Guest blog on other popular blogs as a published author promoting one’s book. This can be particularly effective for novel promotion when you guest blog on special interest genre blogs.
Allow guest bloggers on your blog as a way to reciprocate your book promotion efforts.
Create an RSS Feed if you don’t already have one, and burn it on Feedburner.com. This will allow you to obtain statistics about your readers.
Submit your blog to blog directories related to being an author, your genre, etc.
Convert Your Book into an eBook
eBook promotion is a book marketing tool that should not be overlooked. By running an eBook promo, you are likely to attract more attention to your book… which, of course, means more readers. By offering people an incentive to buy and read your eBook, you are increasing not only your book’s exposure, but the number of reviews, recommendations, and ultimately sales.
BookBub can be used to create a profile for your eBook promo.
Join a Forum
Forums are often an underappreciated, yet equally important, place to connect with fellow authors, others in your industry, and potential readers. There are many forums to be found online, and joining one – and remaining active in participating in it through comments, answering questions, asking questions, etc. – could mean a valuable new group with which to network. If you can’t find the exact forum you’re looking for… create one!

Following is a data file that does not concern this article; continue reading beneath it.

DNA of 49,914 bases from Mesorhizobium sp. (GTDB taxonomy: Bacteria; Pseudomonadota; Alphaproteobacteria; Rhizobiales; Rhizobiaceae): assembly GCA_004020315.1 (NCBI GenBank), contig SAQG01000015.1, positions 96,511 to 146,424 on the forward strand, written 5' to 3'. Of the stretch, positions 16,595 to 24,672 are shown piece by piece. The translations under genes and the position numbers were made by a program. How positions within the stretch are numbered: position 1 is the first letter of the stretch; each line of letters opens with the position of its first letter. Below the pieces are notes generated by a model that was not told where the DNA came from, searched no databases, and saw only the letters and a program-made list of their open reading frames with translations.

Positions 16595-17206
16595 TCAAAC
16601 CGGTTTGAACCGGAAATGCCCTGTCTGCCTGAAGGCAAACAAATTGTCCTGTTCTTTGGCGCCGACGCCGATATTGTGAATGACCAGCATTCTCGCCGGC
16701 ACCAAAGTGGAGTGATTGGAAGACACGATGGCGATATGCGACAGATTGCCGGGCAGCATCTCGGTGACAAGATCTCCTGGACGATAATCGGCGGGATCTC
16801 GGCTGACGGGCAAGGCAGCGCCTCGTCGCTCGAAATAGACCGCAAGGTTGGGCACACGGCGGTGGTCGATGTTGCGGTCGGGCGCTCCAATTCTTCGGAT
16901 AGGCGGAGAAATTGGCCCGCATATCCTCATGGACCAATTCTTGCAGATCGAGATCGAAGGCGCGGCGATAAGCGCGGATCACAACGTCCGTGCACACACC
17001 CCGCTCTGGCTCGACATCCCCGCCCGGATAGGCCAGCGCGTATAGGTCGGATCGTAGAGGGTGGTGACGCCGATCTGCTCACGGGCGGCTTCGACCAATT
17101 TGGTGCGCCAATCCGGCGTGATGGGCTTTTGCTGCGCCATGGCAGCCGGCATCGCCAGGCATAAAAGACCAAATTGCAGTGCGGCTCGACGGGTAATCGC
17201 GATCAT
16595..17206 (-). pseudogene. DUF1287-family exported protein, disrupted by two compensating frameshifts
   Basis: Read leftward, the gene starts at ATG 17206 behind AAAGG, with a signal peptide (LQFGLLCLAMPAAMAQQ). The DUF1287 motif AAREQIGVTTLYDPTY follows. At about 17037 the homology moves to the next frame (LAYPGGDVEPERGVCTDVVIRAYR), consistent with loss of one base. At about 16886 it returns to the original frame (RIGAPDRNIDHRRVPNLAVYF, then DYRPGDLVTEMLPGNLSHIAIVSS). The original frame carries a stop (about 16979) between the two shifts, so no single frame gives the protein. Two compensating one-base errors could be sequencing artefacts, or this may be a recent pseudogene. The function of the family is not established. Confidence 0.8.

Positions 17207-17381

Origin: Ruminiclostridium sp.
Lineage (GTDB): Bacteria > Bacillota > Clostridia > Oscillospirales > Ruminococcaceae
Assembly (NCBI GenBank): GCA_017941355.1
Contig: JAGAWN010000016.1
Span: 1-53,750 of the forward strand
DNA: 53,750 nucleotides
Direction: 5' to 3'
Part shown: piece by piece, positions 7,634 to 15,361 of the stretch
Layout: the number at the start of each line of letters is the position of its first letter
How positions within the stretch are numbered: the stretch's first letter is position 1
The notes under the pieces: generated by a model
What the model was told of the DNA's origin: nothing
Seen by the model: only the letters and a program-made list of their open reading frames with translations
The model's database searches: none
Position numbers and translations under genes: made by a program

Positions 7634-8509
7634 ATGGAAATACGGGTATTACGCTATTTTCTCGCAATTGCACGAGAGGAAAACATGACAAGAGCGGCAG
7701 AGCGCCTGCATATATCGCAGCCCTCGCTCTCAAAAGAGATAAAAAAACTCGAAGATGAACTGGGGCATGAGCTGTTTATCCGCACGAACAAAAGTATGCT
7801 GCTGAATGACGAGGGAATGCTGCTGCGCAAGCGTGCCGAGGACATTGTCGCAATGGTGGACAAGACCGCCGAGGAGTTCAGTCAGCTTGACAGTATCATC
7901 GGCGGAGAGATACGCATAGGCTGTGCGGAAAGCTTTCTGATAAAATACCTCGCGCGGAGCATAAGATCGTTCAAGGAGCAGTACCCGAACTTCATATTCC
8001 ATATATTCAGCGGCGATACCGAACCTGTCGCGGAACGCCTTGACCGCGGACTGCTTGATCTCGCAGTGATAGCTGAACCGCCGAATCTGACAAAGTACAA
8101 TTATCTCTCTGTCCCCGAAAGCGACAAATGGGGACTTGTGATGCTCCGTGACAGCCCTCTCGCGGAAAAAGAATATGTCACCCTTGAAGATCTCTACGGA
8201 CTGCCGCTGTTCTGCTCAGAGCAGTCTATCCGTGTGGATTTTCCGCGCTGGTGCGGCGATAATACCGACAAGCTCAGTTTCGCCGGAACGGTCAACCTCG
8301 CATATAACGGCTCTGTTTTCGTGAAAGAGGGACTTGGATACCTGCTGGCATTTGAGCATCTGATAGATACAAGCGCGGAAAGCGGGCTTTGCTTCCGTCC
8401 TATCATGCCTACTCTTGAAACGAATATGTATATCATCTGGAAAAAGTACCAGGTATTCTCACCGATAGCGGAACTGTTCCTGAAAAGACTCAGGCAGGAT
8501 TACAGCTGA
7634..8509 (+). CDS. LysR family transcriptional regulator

Create/join a forum (it doesn’t have to be specifically related to books or publishing) and actively participate in its community.
Yes, Facebook is still relevant and remains an important tool for promoting authors. Having a Facebook page for your author brand is beneficial because it lends legitimacy to your book/yourself as a professional and also serves as another way to promote your book and everything that goes along with it: events, giveaways, future projects, and more. It’s important to remain as authentic as possible on Facebook and to engage with your followers – the more you can interact, the better!